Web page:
663 F.2d 411
UNITED STATES of America, Plaintiff-Appellant,
Andres SEGURA and Luz Marina Colon, Defendants-Appellees.
No. 1711, Docket 81-1181.
United States Court of Appeals,
Argued Aug. 13, 1981.
Decided Nov. 6, 1981.
Peter A. Chavkin, Asst. U.S. Atty., Brooklyn, N.Y. (Edward R. Korman, U.S. Atty. for the E.D.N.Y., Vivian Shevitz, Asst. U.S. Atty., New York City, on the brief), for plaintiff-appellant.
Paul E. Warburgh, Jr., New York City (Axelrod & Warburgh, New York City, on the brief), for defendant-appellee Andres Segura.
Peter J. Fabricant, Brooklyn, N.Y. for defendant-appellee Luz Marina Colon.
Before MESKILL and KEARSE, Circuit Judges, and COFFRIN, District Judge.*
KEARSE, Circuit Judge:
The United States appeals from an order of the United States District Court for the Eastern District of New York, John R. Bartels, Judge, suppressing evidence seized by law enforcement officials from the apartment of defendants-appellees Andres Segura and Luz Marina Colon, who are charged in four counts of a five-count indictment with conspiracy to commit an offense under the narcotics laws in violation of 21 U.S.C. § 846 (1976), and with possession and distribution of cocaine in violation of 21 U.S.C. § 841(a)(1) (1976). Some of the evidence seized from the apartment was discovered prior to the issuance of a search warrant and some was discovered in the search that followed issuance of the warrant. We affirm the district court's suppression of the pre-warrant evidence, but reverse the order to the extent that it suppressed evidence discovered after the issuance of the search warrant.
In January 1981, members of the New York Drug Enforcement Task Force ("Task Force"), having received information relating to heavy trafficking in cocaine, had begun a virtually constant surveillance of Segura and Colon. On February 12, at approximately 5:00 p.m., Task Force agents followed Segura and Colon to a Burger King in Queens, where they observed Segura and Colon effect what appeared to be the delivery of a bulky item to Enrique Rivudalla-Vidal and Esther Parra. The agents followed Rivudalla and Parra, and at approximately 5:30 stopped them for questioning. Upon learning that a paper bag carried by Parra contained a glassine bag of white powder, the agents placed Rivudalla and Parra under arrest. The white powder was eventually determined to be approximately one-half kilogram of cocaine. After being advised of his constitutional rights, Rivudalla stated that he had received the cocaine from Segura. He added that they had originally planned a one kilogram sale, but that he had requested the smaller quantity because he was unsure of his ability to sell a full kilogram, and that Segura was to telephone him at approximately 10 p.m. to learn whether he had been successful in selling the half kilogram.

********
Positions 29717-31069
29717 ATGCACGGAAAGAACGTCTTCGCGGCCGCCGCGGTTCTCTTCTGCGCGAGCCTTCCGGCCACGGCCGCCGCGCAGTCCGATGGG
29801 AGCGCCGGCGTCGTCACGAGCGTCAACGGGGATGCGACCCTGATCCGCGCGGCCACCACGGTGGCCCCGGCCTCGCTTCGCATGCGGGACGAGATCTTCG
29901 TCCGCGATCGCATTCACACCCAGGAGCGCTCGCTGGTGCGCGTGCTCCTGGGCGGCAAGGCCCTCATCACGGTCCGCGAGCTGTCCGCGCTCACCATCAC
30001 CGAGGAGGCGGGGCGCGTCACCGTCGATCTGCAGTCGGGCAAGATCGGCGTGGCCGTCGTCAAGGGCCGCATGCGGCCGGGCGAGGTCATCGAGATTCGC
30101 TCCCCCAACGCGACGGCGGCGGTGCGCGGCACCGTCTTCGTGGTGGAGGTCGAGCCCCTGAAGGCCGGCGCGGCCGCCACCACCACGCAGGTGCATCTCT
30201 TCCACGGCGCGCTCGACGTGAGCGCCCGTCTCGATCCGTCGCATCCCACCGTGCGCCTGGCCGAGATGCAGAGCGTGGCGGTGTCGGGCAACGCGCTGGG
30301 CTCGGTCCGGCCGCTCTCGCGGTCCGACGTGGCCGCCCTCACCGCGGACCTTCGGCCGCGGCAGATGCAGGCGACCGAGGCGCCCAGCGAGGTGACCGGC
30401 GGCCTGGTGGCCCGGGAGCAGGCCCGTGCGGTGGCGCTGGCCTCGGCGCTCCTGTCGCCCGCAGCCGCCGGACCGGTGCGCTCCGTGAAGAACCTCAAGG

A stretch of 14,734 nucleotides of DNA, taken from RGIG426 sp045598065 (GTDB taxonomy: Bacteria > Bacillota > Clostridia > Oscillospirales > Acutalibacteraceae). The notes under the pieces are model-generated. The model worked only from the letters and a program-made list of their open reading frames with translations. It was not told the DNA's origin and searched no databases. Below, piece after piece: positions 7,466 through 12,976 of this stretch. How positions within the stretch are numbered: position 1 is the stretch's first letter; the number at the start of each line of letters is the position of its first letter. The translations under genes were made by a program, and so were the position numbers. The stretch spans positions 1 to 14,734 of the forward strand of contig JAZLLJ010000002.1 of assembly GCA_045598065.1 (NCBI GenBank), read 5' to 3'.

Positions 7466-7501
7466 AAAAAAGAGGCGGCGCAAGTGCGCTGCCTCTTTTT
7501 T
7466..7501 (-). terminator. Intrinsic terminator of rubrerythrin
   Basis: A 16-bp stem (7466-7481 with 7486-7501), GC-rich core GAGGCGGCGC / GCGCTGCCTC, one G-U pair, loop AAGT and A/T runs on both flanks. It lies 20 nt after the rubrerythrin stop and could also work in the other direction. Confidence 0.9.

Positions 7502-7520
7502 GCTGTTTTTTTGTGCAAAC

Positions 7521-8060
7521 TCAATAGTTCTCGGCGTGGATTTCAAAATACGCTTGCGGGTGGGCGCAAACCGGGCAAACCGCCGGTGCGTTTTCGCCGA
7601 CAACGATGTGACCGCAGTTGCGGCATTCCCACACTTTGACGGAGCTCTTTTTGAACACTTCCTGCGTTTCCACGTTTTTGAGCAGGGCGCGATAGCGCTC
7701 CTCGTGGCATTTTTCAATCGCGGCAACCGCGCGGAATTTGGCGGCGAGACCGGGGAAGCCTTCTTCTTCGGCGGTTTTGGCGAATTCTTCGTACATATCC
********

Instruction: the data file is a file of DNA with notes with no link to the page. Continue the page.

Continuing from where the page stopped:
At approximately 6:30 p.m., one of the agents telephoned an Assistant United States Attorney for the Eastern District of New York to request permission to arrest Segura and Colon and authorization to search their apartment. The Assistant authorized the arrests, but stated that a search warrant was unobtainable that evening and instructed the agent merely to secure the apartment without searching it.
At 7:30 p.m. three agents, led by Special Agent Patrick Shea of the United States Drug Enforcement Agency ("DEA"), who was assigned to the Task Force, set up surveillance of the defendants' apartment from the fire stairs near the door of the apartment, 3D. At that time the agents had no reason to believe anyone was inside the apartment. No lights were visible. Shea pressed his ear to the apartment door, but heard no sounds from within. Segura's car was not parked in the vicinity. For nearly three hours no one entered or left the apartment as the agents watched from the fire stairs. At about 10:30 the agents left the fire stairs to set up surveillance outside the building.
At approximately 11:15 p.m. Segura entered the building alone. The agents followed him into the vestibule and, as he unlocked the inner door, arrested him. Agent Shea told Segura they were going to "go up to the apartment." Segura denied living in the building, but the agents forcibly took him to apartment 3D. Shea knocked on the door, which was answered by a woman later identified as Colon. Shea showed his badge and told Colon that Segura had been arrested and that a search warrant was being obtained; then he and the other agents and Segura entered the apartment. The agents neither requested nor received permission to enter.
Once inside, the agents discovered three other persons present with Colon. Two of the agents immediately conducted a security check to ensure that no one else was present who might constitute a threat to their safety or destroy evidence. During this limited inspection they discovered a triple-beam scale and several jars of lactose in plain view on a bedroom table and numerous small cellophane bags in a bedroom closet.
Eventually, Colon was placed under arrest, and she, Segura, and the other three persons found in 3D were taken to DEA headquarters. As Colon was preparing to depart, she sought to take her shoulder bag with her. Before permitting this, one of the agents searched the bag for a weapon and discovered a loaded .38 caliber revolver and more than $2,000 in cash.